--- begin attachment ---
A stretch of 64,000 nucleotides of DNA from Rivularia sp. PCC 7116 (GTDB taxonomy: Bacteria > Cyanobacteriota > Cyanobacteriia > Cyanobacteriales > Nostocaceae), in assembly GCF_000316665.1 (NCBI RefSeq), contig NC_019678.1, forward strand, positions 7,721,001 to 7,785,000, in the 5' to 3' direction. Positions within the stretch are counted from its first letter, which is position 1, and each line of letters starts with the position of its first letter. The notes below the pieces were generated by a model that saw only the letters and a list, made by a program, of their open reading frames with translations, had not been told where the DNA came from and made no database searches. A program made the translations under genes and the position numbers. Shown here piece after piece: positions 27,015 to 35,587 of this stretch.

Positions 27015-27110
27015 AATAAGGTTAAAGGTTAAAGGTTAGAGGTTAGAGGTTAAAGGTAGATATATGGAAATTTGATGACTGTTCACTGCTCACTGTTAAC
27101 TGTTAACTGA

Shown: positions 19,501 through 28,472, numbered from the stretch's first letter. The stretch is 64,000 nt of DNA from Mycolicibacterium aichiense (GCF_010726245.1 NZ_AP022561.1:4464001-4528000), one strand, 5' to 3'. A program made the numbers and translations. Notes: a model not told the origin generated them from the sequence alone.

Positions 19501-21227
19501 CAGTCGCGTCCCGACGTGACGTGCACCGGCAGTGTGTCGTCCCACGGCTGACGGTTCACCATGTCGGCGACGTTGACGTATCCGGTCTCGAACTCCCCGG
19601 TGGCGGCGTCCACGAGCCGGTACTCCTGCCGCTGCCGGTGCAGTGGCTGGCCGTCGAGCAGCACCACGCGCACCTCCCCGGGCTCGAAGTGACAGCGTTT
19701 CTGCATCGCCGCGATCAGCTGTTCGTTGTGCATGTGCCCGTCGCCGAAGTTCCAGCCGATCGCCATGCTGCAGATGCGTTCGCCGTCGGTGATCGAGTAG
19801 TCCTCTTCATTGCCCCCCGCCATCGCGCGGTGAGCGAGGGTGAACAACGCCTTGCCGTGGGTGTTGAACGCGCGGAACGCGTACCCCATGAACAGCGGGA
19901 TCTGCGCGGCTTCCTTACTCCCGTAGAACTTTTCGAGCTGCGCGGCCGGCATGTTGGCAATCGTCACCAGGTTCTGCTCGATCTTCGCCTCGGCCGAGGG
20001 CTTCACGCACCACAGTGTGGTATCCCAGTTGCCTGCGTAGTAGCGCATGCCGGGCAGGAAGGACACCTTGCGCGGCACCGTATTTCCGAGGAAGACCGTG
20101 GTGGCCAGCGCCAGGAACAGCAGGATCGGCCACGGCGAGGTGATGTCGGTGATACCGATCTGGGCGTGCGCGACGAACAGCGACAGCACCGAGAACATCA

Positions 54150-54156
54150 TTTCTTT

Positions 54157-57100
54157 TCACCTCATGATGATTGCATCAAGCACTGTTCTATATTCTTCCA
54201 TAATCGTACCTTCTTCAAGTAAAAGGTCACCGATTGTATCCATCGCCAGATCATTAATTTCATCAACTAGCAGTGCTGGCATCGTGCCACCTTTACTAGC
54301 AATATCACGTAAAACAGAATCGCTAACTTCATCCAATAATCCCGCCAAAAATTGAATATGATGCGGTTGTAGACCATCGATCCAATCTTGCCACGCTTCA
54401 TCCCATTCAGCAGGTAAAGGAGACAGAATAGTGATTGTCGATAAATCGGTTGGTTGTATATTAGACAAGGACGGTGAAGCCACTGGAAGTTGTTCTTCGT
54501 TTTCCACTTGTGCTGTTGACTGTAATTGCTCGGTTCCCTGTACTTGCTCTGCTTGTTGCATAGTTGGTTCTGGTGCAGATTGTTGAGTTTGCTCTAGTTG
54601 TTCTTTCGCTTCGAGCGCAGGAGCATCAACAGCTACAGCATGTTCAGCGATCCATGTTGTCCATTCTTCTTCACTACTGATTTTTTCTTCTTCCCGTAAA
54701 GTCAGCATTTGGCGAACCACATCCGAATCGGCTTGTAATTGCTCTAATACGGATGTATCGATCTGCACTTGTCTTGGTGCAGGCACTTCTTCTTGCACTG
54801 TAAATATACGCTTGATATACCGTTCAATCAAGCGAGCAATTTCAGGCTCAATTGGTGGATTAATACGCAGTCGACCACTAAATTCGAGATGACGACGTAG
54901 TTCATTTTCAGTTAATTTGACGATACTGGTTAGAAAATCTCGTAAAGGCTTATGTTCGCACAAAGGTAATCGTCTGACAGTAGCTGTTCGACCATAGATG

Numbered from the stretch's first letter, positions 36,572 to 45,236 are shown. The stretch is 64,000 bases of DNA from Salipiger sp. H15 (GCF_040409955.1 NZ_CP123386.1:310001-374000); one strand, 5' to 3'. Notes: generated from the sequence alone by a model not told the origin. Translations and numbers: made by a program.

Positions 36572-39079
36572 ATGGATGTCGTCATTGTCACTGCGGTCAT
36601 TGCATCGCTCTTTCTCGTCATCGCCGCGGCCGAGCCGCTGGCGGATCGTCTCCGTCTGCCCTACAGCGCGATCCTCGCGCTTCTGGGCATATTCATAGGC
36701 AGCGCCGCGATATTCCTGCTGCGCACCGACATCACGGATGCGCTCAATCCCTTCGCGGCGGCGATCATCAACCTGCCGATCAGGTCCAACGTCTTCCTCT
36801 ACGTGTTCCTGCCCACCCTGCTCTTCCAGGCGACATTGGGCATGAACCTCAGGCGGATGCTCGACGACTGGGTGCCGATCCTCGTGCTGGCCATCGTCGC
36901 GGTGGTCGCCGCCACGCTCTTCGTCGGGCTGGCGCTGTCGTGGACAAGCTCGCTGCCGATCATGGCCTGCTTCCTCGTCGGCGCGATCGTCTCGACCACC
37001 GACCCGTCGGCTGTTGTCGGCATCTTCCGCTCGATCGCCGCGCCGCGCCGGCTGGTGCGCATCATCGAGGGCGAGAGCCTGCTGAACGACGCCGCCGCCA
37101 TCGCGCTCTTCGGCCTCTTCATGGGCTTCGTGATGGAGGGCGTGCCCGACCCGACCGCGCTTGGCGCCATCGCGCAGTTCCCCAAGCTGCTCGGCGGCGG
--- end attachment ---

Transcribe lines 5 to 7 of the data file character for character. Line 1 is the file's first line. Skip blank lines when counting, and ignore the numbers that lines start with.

Shown: positions 19,501 through 28,472, numbered from the stretch's first letter. The stretch is 64,000 nt of DNA from Mycolicibacterium aichiense (GCF_010726245.1 NZ_AP022561.1:4464001-4528000), one strand, 5' to 3'. A program made the numbers and translations. Notes: a model not told the origin generated them from the sequence alone.

Positions 19501-21227
19501 CAGTCGCGTCCCGACGTGACGTGCACCGGCAGTGTGTCGTCCCACGGCTGACGGTTCACCATGTCGGCGACGTTGACGTATCCGGTCTCGAACTCCCCGG